Regional trade and economic cooperation in South Asia

Regional trade and economic cooperation in South Asia

Md. Joynal Abdin

The Daily Star on October 08, 2009



GLOBALISATION has made international trade very competitive. The World Trade Organization (WTO) member countries are facing various barriers to trade promotion. Due to the time-consuming process of removing the barriers, many countries are now thinking of alternatives like regional and bilateral free trade agreements for duty-free market access for many of their products.

The European Union (EU), considered a model of regional integration, has emerged as an economic power. It acts as a unit in various international bodies like the UN and the WTO.

Keeping this in mind, South Asian leaders formed South Asian Association for Regional Cooperation (Saarc) and adopted South Asian Preferential Trading Arrangement (Sapta) and South Asian Free Trade Agreement (Safta). Safta came into effect on January 1, 2006, but South Asia is miles from the cherished goal of free trade. 

Bangladesh needs to assess whether or not Safta will increase trade. It should study the barriers its businessmen are facing in doing business with the other Saarc countries to pinpoint the measures to make Safta more effective. 

The study should concentrate on analysing the possible impact Safta could have on Bangladesh’s trade with the other Saarc countries. It should identify Bangladesh’s major exportable products in the negative or sensitive list of the Saarc countries, so that it can take up the issue in the next trade negotiations under Safta. 

Bangladesh should identify major barriers to intra-Saarc trade. It should take up the issue of making Safta an effective regional trade arrangement by removing the problems.

Bangladesh’s trade with Saarc countries: See Figure 1.

Bangladesh’s trade with Saarc countries is rising slowly, but trade under Safta has not risen as it should have. However, trade with rest of the world has risen sharply. This means that Safta has brought no significant benefit for Bangladesh trade. 

Bangladesh exports to, and imports from Saarc countries: See Figure 2.

While Bangladesh’s imports from Saarc countries increased significantly after Safta was activated, its exports have not increased accordingly. 

Comparison between Bangladesh’s export to Saarc countries and the world, before and after Safta was activated: See Figure 3.

Under the Safta arrangement, every member-country retains the right to protect its industry by imposing restrictions on imports. The list of restricted products is known as the sensitive list of negative items. The big negative list under Safta calls for careful study and review. 

The following are the major exportable products of Bangladesh in the negative list of the other Saarc countries under the Safta regime: 

-Woven Garments HS Code 5208.11.00 5911.40.00 

-Knitwear HS Code 6101.20.00 6310.90.00 

-Lather Goods & Footwear HS Code 4107.11.00 6406.99.00 

-Ceramic Products HS Code 6901.00.00 6914.90.00 

-Jute & Jute Goods HS Code 5601.10.10 5705.00.90 

-Tea HS Code 0902.10.00 0902.40.00 

-Handicrafts HS Code – 4202.11.00 

-Calendars HS Code 4910.00.00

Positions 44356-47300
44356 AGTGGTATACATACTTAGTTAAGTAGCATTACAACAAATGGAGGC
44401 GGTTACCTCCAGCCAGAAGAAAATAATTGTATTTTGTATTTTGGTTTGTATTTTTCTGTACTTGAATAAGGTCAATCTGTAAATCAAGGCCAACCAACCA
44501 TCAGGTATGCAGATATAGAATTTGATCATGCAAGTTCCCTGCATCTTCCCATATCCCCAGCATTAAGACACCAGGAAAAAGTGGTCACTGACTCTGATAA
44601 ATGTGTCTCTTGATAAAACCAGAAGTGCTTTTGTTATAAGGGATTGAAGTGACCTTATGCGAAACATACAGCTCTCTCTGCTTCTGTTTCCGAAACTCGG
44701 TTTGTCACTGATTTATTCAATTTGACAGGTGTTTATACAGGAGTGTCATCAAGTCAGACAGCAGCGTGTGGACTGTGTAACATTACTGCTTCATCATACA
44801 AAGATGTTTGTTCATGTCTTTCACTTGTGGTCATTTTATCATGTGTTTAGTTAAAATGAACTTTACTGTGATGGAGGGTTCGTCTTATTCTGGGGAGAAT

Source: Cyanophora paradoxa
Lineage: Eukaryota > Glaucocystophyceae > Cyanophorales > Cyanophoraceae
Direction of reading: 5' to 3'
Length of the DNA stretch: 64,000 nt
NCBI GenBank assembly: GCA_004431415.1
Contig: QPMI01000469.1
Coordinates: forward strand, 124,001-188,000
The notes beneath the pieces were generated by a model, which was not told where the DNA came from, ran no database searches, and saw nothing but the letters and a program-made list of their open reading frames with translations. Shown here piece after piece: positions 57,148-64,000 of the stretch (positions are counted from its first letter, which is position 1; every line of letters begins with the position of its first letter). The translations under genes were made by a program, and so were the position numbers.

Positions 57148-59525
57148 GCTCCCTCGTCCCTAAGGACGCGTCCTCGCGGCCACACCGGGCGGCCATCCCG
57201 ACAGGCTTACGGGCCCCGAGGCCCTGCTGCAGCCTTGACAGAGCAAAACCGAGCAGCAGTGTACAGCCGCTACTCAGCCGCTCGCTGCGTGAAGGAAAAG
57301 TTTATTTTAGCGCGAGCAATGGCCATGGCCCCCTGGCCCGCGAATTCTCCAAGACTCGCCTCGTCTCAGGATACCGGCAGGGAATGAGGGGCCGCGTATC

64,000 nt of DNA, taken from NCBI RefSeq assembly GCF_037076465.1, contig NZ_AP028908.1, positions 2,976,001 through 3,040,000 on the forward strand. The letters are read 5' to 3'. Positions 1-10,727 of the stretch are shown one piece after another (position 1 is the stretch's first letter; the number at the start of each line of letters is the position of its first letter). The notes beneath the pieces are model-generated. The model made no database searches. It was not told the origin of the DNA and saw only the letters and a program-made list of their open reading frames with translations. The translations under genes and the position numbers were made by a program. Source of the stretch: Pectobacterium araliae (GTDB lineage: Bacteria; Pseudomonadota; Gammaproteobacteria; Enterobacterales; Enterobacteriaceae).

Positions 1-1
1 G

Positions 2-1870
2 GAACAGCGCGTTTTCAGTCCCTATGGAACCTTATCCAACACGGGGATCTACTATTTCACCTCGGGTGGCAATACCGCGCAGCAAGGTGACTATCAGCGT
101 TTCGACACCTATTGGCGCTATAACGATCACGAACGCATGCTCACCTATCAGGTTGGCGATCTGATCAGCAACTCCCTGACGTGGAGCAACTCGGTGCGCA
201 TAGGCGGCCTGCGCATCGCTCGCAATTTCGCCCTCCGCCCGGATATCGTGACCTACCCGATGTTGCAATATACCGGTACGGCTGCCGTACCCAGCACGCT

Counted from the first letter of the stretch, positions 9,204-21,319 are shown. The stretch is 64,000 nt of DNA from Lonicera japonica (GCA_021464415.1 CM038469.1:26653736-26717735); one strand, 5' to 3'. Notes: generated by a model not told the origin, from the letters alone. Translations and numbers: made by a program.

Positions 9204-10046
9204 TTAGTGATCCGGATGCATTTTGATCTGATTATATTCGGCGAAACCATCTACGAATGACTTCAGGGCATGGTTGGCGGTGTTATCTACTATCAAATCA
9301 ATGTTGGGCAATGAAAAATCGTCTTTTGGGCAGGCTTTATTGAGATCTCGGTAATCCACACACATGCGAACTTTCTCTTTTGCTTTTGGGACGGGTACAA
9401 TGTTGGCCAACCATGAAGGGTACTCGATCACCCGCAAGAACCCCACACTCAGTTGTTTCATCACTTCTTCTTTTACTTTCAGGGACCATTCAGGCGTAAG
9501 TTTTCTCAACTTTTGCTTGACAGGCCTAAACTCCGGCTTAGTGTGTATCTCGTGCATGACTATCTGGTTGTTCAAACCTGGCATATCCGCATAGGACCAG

-Bicycles HS Code 8714.11.00 8714.99.00 

-Pharmaceuticals Products HS Code 3001.20.00 3006.92.00 

-Meat HS Code 0201.10.10 0210.99.20 

-Vegetables HS Code 0601.10.00 0801.11.00 

-Ships (Finished Vessels) HS Code 8901.10.10 8908.00.90

Afghanistan listed 18 major exportable products of Bangladesh in its negative list under the Safta regime. They include RMG, ceramics and handicrafts etc. 

The negative list of Pakistan contains 39 major exportable products of Bangladesh. They include RMG, green tea, light engineering products, bicycles etc. 

The negative list of India contains 27 major exportable products of Bangladesh. They include RMG, textile materials, footwear, meat, sports item, ceramic and tiles etc. 

The negative list of Nepal contains 49 major exportable products of Bangladesh. They include RMG, textile, tea, ceramic and tiles etc.

The negative list of Bhutan contains six major exportable products of Bangladesh. They include RMG, textile, and green tea. 

The negative list of Sri Lanka contains 53 major exportable products of Bangladesh. They include meat, tea, textile, ceramics and RMG. 

The negative list of the Maldives contains 12 major exportable products of Bangladesh. They include fishing vessels, RMG, tea and jute products. 

The other Saarc countries use very high rates of tariff structure as tariff barriers to obstruct imports. 

There are also non-tariff barriers to trade in the Saarc region. These include: 

-Lack of trust; 

-Lack of land connectivity; 

-Transit Crisis; 

-Lack of inter-border transportation entrance; 

-Complicated visa system; 

-Political conflict; 

-Lack of ICT support and

-Large negative list.

However, Safta can be more effective if the agreements thereof are properly implemented, tariffs are reduced for intra-Saarc trade, non-tariff barriers are removed, the negative lists are shortened and the private sector representatives are involved in the negotiations. 

A Saarc task force does need to identify the problems for taking remedial actions. If a coordinated common economic approach is taken and a regional fund is created to promote poverty reduction, economic cooperation among the member-countries of the SAARC can be strengthened. 


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Md. Joynal Abdin

Development Researcher, Columnist and Author

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